29. Character, Disposition, and the Qualities of the Arahats as a Means of Communicating Buddhist Philosophy in the Suttas
- Steven M. Emmanuel
Published Online: 5 FEB 2013
Copyright © 2013 John Wiley & Sons, Inc.
A Companion to Buddhist Philosophy
How to Cite
Shaw, S. (2013) Character, Disposition, and the Qualities of the Arahats as a Means of Communicating Buddhist Philosophy in the Suttas, in A Companion to Buddhist Philosophy (ed S. M. Emmanuel), John Wiley & Sons, Ltd, Chichester, UK. doi: 10.1002/9781118324004.ch29
- Published Online: 5 FEB 2013
- Published Print: 25 MAR 2013
Print ISBN: 9780470658772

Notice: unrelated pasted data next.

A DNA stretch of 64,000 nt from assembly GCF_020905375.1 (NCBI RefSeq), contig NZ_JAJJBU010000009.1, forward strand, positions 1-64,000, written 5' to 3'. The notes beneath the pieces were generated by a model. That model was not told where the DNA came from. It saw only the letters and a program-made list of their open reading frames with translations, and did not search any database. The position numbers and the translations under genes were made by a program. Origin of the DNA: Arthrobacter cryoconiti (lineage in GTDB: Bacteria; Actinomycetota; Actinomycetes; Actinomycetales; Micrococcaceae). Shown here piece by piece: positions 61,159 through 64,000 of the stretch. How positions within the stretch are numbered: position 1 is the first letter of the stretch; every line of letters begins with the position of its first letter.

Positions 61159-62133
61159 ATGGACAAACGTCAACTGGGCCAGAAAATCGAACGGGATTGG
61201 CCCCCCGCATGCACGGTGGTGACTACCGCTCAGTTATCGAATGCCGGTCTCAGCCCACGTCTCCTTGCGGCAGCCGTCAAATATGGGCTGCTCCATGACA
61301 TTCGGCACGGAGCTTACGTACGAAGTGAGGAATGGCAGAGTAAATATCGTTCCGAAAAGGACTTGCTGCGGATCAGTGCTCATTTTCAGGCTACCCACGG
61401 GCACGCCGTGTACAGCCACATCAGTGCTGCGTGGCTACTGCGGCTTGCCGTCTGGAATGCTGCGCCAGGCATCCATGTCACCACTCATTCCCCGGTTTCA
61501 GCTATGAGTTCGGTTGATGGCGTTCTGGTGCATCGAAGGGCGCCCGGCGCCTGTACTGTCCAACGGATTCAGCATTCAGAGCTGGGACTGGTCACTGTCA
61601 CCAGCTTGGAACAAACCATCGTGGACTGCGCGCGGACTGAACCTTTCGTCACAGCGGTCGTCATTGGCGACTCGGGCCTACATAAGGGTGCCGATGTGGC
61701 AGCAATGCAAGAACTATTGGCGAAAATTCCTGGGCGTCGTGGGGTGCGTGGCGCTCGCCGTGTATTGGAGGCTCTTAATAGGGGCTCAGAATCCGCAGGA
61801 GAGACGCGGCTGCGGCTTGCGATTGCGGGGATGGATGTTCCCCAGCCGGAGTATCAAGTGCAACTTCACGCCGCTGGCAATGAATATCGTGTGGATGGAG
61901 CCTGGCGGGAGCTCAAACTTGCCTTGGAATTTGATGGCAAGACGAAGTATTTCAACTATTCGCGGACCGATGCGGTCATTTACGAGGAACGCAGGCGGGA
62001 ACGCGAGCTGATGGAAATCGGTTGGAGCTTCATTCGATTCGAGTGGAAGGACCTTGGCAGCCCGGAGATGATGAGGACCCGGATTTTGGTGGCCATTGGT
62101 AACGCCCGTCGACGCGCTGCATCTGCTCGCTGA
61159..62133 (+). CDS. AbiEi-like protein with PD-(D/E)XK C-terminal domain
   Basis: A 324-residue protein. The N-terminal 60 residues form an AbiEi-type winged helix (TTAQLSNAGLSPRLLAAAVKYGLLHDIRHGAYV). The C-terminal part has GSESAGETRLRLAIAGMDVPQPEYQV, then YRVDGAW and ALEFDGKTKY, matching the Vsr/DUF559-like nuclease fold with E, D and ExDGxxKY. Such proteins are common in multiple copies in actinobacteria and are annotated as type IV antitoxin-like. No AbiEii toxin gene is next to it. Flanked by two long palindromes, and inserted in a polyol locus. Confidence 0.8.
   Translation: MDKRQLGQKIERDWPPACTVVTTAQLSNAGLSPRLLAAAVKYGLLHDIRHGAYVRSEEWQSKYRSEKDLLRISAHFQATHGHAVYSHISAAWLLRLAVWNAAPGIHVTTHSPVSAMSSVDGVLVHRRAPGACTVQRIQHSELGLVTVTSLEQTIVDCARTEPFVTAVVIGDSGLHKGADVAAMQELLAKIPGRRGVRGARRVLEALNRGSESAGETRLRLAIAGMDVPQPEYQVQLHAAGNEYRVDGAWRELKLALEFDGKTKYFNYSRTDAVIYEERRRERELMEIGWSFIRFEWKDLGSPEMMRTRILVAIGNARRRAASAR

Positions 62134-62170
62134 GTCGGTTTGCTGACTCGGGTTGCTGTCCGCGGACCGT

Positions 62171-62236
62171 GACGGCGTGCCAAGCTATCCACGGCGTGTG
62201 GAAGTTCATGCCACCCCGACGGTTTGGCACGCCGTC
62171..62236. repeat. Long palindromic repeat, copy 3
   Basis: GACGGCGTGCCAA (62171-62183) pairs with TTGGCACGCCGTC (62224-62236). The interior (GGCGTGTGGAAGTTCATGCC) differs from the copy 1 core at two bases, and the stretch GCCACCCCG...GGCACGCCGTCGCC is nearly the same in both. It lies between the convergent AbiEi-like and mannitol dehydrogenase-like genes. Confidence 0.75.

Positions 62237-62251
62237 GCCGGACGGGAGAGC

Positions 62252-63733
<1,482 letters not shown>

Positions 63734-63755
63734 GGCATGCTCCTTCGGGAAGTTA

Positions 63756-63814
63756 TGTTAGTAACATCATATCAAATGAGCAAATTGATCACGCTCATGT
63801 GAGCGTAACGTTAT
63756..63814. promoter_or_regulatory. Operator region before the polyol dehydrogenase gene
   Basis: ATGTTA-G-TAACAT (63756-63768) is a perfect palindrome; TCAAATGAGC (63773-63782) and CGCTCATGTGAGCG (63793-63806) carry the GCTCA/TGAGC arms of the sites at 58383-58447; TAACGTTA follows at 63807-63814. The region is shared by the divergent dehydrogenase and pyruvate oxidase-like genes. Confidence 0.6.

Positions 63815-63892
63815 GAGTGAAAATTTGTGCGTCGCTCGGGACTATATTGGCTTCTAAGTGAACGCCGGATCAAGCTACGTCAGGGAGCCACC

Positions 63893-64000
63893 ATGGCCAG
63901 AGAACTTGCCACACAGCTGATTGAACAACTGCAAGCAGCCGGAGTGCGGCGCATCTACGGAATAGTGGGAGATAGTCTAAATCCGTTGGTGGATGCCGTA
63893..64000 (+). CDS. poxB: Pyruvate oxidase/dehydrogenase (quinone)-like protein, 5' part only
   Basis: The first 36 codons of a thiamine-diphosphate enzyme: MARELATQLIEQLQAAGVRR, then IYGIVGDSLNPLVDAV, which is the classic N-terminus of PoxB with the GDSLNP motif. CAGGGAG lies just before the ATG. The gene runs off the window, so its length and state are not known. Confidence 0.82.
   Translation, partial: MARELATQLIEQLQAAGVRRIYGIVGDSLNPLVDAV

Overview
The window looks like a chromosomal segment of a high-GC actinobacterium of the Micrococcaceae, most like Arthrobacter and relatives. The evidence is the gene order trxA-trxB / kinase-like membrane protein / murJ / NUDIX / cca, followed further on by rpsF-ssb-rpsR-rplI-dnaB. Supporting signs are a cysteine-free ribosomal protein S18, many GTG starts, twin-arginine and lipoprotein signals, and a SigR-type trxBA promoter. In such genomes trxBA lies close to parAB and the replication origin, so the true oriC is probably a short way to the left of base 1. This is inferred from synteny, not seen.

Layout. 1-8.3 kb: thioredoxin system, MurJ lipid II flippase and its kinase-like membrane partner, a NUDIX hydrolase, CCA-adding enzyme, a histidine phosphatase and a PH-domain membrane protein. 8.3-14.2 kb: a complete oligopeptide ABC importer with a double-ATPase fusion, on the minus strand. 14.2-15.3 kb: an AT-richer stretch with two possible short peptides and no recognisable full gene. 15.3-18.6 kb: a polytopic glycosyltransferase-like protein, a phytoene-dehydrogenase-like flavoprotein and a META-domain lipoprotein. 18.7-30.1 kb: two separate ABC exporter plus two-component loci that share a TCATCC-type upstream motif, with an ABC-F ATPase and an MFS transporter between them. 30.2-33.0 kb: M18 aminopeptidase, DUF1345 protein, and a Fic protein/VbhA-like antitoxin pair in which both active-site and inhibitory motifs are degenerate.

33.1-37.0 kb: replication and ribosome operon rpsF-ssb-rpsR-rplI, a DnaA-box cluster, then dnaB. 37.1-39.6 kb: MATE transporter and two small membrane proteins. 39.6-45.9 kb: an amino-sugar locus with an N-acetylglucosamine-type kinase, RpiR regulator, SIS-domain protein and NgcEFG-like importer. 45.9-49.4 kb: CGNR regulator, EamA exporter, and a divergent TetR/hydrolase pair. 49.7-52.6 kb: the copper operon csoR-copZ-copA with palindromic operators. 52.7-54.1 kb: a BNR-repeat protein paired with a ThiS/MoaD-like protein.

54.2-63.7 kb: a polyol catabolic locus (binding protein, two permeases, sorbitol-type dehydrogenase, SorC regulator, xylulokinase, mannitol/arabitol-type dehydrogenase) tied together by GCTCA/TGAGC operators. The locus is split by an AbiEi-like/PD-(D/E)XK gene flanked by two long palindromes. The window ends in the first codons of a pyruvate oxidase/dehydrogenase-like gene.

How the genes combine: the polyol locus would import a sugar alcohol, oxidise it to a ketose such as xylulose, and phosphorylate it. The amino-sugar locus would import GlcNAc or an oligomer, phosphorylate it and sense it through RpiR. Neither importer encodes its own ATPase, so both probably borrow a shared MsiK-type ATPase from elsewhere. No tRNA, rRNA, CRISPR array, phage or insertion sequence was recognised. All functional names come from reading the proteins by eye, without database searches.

Online ISBN: 9781118324004
- Buddhist Philosophy;
A popular protective chant in South-East Asia and Sri Lanka salutes eight arahats, companions of Gotama Buddha. The chant says that these arahats “sit” to protect the person who chants to them, with the Buddha at the center. The nature of arahatship is an issue that needs to be addressed. In an early Buddhist Abhidhamma root chant, three kinds of states are described: those of beings not in training, those of beings in training, and those of beings who are neither in nor not in training. Two figures tower over early Buddhism: Sāriputta and Moggallāna, the chief disciples of the Buddha. The presence and description of female arahats is a testament to the Buddha's rejection of caste, gender, or status as an impediment to meditation and the attainment of enlightenment. In the study of Buddhist texts it is inevitably the doctrinal and philosophical expositions that have received the most attention.